The lawyer of Ukrainian pilot Nadezhda Savchenko, accused of complicity in the deaths of two Russian journalists, said Saturday that Russia's Investigative Committee has overturned a request to drop the charges.
Lawyer Mark Feigin tweeted a photo of the committee's letter, which said Savchenko's legal team had been unable to provide "irrefutable proof" of her innocence.
"The present accusation of carrying out a particularly grave crime is confirmed by an aggregation of objective evidence: victims' testimonies, witnesses, the inspection of the bodies, … and other investigative materials," the letter read.
A Moscow court is set to rule on Tuesday whether to grant the Investigative Committee's request to extend Savchenko's pretrial detention until May.
Savchenko, 33, was the first woman to serve as a military pilot in Ukraine, and in October she was elected to the Ukrainian parliament in absentia.
Russian authorities have accused Savchenko of abetting the killings of Russian journalists Igor Kornelyuk and Anton Voloshin, who died in mortar fire in eastern Ukraine in June 2014.
Savchenko was detained by pro-Russian rebels soon after the incident and taken to Russia to face charges.
Late last month Savchenko was also charged with illegally crossing Ukraine's border with Russia. Her lawyers maintain that she was actually abducted by pro-Russian separatists and taken to Russia against her will.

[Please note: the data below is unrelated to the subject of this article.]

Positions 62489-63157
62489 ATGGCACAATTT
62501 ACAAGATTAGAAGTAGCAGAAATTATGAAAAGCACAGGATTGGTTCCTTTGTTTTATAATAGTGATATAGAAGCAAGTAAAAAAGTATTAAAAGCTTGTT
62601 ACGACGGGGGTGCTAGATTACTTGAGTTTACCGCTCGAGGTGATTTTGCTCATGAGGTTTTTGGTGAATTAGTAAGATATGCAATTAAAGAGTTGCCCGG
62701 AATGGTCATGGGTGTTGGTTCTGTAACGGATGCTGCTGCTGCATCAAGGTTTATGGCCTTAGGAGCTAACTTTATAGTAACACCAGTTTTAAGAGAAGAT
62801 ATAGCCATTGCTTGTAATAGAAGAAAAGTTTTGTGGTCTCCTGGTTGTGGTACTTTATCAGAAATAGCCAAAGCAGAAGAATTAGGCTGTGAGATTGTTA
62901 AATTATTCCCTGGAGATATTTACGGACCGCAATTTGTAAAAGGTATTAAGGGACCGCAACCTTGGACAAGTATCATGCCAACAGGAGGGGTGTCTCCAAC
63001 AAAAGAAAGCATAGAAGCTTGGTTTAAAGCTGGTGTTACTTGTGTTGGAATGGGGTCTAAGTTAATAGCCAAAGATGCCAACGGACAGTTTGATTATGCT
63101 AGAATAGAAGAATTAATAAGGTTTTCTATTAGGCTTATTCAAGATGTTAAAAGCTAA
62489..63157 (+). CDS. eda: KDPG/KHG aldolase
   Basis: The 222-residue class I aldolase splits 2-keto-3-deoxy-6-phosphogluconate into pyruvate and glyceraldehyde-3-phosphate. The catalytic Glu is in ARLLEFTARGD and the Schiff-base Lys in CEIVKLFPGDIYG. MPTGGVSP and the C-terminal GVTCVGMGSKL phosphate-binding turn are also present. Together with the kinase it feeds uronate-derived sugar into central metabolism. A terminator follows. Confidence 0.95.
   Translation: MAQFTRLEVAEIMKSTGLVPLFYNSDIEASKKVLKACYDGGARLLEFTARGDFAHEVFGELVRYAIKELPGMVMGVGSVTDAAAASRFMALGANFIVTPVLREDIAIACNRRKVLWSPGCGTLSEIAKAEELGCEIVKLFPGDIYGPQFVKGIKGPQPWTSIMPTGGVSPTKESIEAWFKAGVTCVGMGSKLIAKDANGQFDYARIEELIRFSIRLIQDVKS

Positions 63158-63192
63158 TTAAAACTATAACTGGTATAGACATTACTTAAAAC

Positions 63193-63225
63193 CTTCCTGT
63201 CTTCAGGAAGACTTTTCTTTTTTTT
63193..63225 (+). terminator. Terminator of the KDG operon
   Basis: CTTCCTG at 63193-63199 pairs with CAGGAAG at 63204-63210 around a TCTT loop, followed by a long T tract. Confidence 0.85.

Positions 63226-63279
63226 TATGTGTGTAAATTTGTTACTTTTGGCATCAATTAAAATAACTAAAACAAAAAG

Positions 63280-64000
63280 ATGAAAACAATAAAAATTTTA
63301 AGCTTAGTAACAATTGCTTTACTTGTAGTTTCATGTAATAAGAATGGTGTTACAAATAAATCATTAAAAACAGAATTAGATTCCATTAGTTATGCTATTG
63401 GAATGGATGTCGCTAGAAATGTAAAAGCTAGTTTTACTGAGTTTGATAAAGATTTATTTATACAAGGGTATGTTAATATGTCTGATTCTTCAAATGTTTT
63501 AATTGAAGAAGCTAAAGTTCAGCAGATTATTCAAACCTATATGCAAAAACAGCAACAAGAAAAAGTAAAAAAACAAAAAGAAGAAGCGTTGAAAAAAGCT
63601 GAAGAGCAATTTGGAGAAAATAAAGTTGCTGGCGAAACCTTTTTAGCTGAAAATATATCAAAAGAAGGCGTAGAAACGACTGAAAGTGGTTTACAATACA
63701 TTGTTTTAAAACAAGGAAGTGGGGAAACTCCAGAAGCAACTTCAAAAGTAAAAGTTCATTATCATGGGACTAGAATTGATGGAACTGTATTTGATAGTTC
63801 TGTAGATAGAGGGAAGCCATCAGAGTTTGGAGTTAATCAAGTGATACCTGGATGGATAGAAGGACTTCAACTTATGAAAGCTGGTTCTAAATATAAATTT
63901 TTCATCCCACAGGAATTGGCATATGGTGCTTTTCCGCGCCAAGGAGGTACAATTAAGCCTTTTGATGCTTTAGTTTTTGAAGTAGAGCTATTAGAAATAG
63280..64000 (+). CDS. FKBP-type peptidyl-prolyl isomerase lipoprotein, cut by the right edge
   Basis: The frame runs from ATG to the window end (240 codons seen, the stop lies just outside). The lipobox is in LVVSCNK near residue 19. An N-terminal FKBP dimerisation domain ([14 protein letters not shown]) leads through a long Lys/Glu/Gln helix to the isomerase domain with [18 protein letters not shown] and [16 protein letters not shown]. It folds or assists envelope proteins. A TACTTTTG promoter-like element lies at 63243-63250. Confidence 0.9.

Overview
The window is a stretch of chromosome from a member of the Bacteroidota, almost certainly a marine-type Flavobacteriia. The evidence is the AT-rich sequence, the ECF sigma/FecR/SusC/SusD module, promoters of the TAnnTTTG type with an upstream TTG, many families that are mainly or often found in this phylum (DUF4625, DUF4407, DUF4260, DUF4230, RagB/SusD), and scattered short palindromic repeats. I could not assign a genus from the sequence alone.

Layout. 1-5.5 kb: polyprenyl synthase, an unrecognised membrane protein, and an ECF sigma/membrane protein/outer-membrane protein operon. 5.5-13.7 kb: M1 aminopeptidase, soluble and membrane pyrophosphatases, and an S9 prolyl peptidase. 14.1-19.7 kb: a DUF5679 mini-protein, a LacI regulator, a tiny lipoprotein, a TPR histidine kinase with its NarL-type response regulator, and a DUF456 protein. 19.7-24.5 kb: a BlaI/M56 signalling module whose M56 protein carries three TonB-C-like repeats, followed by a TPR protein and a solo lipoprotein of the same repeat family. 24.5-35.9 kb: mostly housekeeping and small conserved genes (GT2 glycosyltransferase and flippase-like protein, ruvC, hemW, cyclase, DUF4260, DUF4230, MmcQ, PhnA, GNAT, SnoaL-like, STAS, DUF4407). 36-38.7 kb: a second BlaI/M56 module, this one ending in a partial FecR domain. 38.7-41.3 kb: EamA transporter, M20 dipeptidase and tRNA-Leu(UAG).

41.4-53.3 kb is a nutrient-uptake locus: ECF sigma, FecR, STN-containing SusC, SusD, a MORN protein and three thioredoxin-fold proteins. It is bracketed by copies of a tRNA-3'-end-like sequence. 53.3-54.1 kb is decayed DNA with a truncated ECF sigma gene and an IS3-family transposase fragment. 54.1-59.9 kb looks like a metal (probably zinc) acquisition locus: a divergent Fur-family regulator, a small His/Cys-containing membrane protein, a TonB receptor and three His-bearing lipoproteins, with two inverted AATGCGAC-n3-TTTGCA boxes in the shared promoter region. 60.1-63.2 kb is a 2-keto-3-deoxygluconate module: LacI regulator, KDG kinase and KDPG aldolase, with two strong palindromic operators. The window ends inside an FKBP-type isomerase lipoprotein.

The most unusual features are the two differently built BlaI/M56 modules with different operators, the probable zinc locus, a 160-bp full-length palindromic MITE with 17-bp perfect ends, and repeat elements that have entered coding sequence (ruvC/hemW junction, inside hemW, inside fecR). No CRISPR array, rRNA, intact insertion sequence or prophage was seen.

Feigin, who defended the members of female punk rock group Pussy Riot in 2012, has said client had already been in the custody of pro-Russian separatists when Kornelyuk and Voloshin were killed.
The new charges came in the aftermath of Russia's announcement that it would boycott the Parliamentary Assembly of the Council of Europe (PACE) after having been stripped of voting rights within the assembly.
Russia said at the time that it was withdrawing its invitation to PACE monitors to visit Savchenko, who is currently detained at Moscow's high-security Lefortovo Prison.
Savchenko's health has steadily declined since she embarked on a hungry strike in December, Feigin said. In an open letter to President Vladimir Putin, published on the website of the liberal-leaning Ekho Moskvy radio station in January, Feigin wrote that Savchenko told him she wanted to die.
U.S. State Department spokeswomen Jen Psaki said last week that Russia had been treating Savchenko "in an appalling manner," being barred from seeing her family and left in solitary confinement for long periods.